four-year contract with Local 580 Service Employees International Union,
which represents the social workers and others in the DCYF.

The contract promised the union’s 1,100 members 4-percent pay raises in
each of the first two years, and 3-percent raises for the last two. It
also requires members to pay a percentage of their health-care premiums.
It was not clear then — or now — the extent to which the new contract
ameliorated the long-running scheduling problems that have, for years,
necessitated the overtime.

Perry said she has wanted to ask — in the months since her committee
began its inquiry — “how the department is progressing with the problems
it had with overtime and the possibility of establishing flexible work
schedules … with the cooperation of the union.”

Next Wednesday’s hearing has tentatively been scheduled for 4 p.m. at
the State House.





CURRENTLY CHILD PROTECTIVE SERVICES VIOLATES MORE CIVIL RIGHTS ON A
DAILY BASIS THEN ALL OTHER AGENCIES COMBINED INCLUDING THE NSA / CIA
WIRETAPPING PROGRAM....

CPS Does not protect children...
It is sickening how many children are subject to abuse, neglect and even
killed at the hands of Child Protective Services.

every parent should read this .pdf from
connecticut dcf watch...

http://www.connecticutdcfwatch.com/8x11.pdf

http://www.connecticutdcfwatch.com

Number of Cases per 100,000 children in the US
These numbers come from The National Center on
Child Abuse and Neglect in Washington. (NCCAN)
Recent numbers have increased significantly for CPS

*Perpetrators of Maltreatment*

Physical Abuse CPS 160, Parents 59
Sexual Abuse CPS 112, Parents 13
Neglect CPS 410, Parents 241
Medical Neglect CPS 14 Parents 12
Fatalities CPS 6.4, Parents 1.5

CHILD PROTECTIVE SERVICES, HAPPILY DESTROYING HUNDREDS OF INNOCENT
FAMILIES YEARLY NATIONWIDE AND COMING TO YOU'RE HOME SOON...


BE SURE TO FIND OUT WHERE YOUR CANDIDATES STANDS ON THE ISSUE OF
REFORMING OR ABOLISHING CHILD PROTECTIVE SERVICES ("MAKE YOUR CANDIDATES
TAKE A STAND ON THIS ISSUE.") THEN REMEMBER TO VOTE ACCORDINGLY IF THEY
ARE "FAMILY UNFRIENDLY" IN THE NEXT ELECTION...
  #2  
Old July 19th 07, 05:25 PM posted to alt.support.child-protective-services,alt.support.foster-parents,alt.dads-rights.unmoderated,alt.parenting.spanking
0:-]
external usenet poster
 
Posts: 805
Default lawsuit alleges that the Department of Children, Youth and Families has repeatedly placed children in dangerous situations...

On Thu, 19 Jul 2007 01:20:59 -0700, fx wrote:

Committee to convene on DCYF issues


Thanks for providing evidence for the underfunding of CPS to be key to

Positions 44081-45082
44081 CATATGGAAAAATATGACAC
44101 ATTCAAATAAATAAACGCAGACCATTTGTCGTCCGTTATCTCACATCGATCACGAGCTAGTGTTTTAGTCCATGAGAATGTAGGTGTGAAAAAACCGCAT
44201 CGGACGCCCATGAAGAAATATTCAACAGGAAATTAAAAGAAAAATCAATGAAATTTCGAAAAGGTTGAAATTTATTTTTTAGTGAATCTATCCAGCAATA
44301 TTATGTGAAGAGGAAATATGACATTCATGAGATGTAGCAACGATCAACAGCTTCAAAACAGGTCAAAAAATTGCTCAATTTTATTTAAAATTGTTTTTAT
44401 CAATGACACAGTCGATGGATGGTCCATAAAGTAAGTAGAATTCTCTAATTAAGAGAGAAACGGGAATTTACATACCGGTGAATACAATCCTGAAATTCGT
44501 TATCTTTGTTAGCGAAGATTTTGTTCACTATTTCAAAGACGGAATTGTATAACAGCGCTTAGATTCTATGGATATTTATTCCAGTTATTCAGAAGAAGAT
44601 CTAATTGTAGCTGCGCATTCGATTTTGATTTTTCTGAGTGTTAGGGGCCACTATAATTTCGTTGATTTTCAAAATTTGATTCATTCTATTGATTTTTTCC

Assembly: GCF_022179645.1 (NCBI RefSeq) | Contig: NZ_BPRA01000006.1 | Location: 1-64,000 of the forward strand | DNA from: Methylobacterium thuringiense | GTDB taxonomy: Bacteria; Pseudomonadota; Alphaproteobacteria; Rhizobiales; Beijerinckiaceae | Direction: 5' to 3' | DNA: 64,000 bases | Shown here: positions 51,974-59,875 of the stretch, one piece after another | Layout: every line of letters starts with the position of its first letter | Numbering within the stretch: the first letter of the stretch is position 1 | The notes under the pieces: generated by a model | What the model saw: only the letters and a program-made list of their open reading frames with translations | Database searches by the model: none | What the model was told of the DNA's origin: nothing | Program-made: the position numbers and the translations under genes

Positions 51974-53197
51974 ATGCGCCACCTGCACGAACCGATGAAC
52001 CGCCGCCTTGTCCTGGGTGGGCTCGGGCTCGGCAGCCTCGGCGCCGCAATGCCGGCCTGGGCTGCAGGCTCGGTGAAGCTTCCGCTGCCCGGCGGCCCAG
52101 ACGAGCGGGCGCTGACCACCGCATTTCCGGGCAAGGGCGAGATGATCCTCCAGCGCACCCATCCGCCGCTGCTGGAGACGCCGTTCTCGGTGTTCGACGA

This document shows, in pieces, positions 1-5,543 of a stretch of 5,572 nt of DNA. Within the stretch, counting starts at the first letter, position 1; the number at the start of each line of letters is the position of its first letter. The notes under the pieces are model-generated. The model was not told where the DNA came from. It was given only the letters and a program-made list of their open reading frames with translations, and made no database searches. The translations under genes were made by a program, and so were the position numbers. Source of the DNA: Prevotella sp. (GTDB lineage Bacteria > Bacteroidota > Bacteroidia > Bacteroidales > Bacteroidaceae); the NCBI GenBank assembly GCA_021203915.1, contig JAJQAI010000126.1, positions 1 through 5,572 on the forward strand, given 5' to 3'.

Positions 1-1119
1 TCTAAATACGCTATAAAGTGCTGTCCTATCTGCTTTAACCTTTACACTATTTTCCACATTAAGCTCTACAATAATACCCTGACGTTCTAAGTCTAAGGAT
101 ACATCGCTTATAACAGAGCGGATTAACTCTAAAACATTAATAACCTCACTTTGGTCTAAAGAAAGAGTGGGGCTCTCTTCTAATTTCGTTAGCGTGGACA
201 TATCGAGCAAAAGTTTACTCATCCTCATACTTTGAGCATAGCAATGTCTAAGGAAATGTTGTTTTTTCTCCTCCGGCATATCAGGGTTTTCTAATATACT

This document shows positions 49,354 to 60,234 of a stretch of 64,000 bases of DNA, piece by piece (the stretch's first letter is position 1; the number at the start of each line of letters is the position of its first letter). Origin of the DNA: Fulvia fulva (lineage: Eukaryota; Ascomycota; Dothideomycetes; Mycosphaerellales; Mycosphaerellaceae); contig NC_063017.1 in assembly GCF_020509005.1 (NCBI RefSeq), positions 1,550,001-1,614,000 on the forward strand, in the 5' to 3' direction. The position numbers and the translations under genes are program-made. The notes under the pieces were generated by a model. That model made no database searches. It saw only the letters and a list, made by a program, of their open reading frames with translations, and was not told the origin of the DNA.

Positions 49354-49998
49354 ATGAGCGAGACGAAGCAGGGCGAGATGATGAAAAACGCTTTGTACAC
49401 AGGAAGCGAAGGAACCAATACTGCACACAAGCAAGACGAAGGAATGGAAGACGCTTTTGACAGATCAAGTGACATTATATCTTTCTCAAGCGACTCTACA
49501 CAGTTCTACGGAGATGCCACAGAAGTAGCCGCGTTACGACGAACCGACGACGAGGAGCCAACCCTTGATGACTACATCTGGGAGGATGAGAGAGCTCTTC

practice failures.

0:]

Don't you read these, Michael?

Or are you so busy you haven't the time.

0:]



01:00 AM EDT on Wednesday, July 18, 2007

By Katherine Gregg

http://www.projo.com/news/content/DC...L.29d7267.html

Journal State House Bureau

PROVIDENCE — The Senate Health, Education and Welfare Committee has
called a rare, but not unprecedented, midsummer hearing for next
Wednesday on the degree to which “excessive caseloads” have endangered
children in the state’s care and custody, as alleged in a lawsuit filed
late last month by the state’s child advocate.

The lawsuit alleges that the Department of Children, Youth and Families
has repeatedly placed children in dangerous situations, failed to remove
them promptly after abuse was revealed, and later failed to offer proper
counseling and treatment.

In hopes of hearing “both sides” of the dispute at one hearing, the
Senate committee chaired by Sen. Rhoda Perry, D-Providence, has invited
the child advocate, Jametta O. Alston, DCYF director Patricia Martinez,
and Jane Hayward, secretary of Governor Carcieri’s Office of Health and
Human Services.

“We are gravely concerned for the children,” Perry said. “This is an
opportunity to have both sides there and really be able to ask
questions, hear responses and then follow-up with the other side.”

Perry’s committee last met exclusively on DCYF issues last December,
after an Oct. 31 status report by Alston came to light.

Among the conclusions: that the DCYF had failed to make some of the most
important changes that a review panel called for after a 3-year-old boy
— Thomas J. “T.J.” Wright, of Woonsocket — was beaten to death while in
state custody two years ago.